Image I: Köhler, F. (1897). Köhler’s Medizinal-Pflanzen. Retrieved from:http://pharm1.pharmazie.uni-greifswald.de/allgemei/koehler/koeh-eng.htm

Image II: Image juicy. (n.d.). Plants-Commiphora. Retrieved from: http://www.imagejuicy.com/images/plants/c/commiphora/2/

Phytolacca decandra/P. americana

Pokeweed, Phytolacca americana

Image I

phytolaque 2-1

Image II

Botanical Name: Phytolacca decandra/P. americana
Common name: Poke Root, Poke Weed (Bone & Mills, 2013, p. 795)
Family: Phytolacceae (Bone & Mills, 2013, p. 796)
Parts used: Berries, leaves, roots(Bone & Mills, 2013, p. 795)

Constituents

  • Tripenoid saponins: Phytolaccosides, esculentosides, phytolaccasaponins
  • Algycone: Phytolaccagenin
  • Sterols

(Bone & Mills, 2013, p. 796)

 

Actions

  • Anti-inflammatory (Bone & Mills, 2013, p. 795)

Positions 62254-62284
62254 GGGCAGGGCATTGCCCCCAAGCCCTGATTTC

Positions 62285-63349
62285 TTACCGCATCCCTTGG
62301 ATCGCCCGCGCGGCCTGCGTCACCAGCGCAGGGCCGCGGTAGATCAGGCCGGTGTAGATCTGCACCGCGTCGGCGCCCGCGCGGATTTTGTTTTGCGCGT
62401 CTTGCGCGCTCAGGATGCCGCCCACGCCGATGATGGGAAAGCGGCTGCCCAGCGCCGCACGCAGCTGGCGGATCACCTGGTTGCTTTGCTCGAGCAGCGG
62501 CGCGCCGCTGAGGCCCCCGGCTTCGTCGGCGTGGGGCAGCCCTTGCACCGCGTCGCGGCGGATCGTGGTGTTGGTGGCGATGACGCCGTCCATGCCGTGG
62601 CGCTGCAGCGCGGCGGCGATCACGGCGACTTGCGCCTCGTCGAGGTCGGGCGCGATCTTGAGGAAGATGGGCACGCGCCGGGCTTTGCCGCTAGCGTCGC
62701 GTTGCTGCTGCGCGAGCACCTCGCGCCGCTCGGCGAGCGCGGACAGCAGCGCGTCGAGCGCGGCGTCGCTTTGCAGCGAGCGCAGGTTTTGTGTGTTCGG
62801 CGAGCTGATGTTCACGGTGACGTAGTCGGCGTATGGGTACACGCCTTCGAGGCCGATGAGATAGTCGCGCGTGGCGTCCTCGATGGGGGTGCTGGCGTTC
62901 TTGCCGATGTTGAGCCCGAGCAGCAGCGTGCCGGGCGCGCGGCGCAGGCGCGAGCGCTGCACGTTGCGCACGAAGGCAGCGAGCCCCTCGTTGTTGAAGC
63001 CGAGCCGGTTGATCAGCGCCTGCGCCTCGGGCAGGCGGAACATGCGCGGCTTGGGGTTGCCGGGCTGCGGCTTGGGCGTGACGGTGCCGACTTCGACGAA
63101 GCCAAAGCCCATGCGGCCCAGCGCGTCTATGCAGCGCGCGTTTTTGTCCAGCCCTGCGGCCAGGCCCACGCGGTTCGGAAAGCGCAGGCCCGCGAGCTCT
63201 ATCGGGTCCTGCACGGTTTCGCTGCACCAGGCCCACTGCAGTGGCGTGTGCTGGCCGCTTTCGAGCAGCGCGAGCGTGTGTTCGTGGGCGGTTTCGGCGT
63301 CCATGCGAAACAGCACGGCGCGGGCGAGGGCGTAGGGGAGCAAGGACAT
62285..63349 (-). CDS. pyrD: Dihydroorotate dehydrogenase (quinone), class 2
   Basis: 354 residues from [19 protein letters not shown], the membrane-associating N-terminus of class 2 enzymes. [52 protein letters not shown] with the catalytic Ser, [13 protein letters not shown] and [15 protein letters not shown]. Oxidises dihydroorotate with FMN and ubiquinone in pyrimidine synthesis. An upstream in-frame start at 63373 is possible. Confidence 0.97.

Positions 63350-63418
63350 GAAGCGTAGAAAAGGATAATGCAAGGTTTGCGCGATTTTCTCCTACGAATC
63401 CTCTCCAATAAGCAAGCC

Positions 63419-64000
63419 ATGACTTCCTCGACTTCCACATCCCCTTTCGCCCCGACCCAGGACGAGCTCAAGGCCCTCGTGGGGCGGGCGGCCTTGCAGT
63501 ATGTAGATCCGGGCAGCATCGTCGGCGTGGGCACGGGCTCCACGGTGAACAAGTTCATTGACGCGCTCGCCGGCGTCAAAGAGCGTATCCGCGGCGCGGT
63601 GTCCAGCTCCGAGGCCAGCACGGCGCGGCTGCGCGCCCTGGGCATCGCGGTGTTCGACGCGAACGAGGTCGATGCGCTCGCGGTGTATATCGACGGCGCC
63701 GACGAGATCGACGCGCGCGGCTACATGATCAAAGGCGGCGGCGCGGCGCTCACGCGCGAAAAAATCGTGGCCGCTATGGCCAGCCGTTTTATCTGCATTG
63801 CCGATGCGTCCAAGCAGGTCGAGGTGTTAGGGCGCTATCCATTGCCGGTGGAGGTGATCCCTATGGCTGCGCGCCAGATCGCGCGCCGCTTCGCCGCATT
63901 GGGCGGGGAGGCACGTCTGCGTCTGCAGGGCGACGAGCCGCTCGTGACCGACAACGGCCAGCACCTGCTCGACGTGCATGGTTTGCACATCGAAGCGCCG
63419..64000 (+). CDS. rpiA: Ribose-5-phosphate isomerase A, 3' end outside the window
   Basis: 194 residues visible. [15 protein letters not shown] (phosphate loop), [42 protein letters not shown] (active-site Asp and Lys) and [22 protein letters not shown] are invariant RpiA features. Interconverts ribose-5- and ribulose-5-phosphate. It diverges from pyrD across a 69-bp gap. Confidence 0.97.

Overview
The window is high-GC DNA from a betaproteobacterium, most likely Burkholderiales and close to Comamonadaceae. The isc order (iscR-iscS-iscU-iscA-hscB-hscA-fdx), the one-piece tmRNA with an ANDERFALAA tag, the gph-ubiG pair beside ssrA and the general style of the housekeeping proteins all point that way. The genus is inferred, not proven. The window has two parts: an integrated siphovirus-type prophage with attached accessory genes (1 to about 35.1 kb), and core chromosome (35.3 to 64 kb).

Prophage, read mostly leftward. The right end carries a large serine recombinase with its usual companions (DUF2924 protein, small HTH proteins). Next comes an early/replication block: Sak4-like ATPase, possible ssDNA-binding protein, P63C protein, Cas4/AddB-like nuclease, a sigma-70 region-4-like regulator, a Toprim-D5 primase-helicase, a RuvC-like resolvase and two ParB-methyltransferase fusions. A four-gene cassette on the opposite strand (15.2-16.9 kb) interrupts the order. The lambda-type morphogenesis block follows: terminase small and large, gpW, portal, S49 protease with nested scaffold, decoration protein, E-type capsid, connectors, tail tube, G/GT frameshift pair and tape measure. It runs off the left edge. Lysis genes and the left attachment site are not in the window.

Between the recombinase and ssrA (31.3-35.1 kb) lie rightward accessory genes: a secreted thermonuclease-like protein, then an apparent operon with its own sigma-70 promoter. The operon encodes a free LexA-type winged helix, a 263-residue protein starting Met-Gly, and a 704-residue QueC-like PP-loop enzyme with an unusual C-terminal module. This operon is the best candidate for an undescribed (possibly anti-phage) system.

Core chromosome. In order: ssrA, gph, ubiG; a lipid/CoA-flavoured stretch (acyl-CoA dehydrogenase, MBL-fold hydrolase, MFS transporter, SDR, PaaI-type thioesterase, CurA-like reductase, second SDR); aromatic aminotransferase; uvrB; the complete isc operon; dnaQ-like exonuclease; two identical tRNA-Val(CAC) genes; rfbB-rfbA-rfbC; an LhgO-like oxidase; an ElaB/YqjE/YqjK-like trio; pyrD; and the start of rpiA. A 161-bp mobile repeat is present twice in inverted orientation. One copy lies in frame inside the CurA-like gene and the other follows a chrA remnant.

• Lymphatic (Bone & Mills, 2013, p. 795)
  • Depurative (Bone & Mills, 2013, p. 795)
  • Immunostimulant (Bone & Mills, 2013, p. 795)
  • Anti-rheumatic (Hoffmann, 2003, p. 572)
  • Anti-catarrhal (Hoffmann, 2003, p. 572)
  • Emetic (Hoffmann, 2003, p. 572)
  • Expectorant (Bone & Mills, 2013, p. 795; Hoffmann, 2003, p. 572)

 

Indications

  • Depurative for skin conditions acting primarily via the lymphatic system (Bone & Mills, 2013, p. 795)
  • Inflammatory conditions of the respiratory and reproductive systems (Bone & Mills, 2013, p. 795)
  • Skin irritation or infection (Bone & Mills, 2013, p. 795)
  • Female reproductive conditions (notably mastitis, mammary abscess and uterine cancer) (Bone & Mills, 2013, p. 795)
  • Infections of the upper respiratory tract (Hoffmann, 2003, p. 572)
  • Lymphatic problems (Hoffmann, 2003, p. 572)
  • Long standing rheumatism and arthritis (Hoffmann, 2003, p. 572)
  • Neurolagia and lumbargo (Hoffmann, 2003, p. 572)
  • Tonsilitis and parotitis (Hoffmann, 2003, p. 572)
  • Mastitis (Hoffmann, 2003, p. 572)
  • Ovaritis (Hoffmann, 2003, p. 572)
  • Enlarged thyroid (Hoffmann, 2003, p. 572)

 

Preparation & Dosage

  • Poultice (Hoffmann, 2003, p. 572)
  • Lotion or ointment (Hoffmann, 2003, p. 572)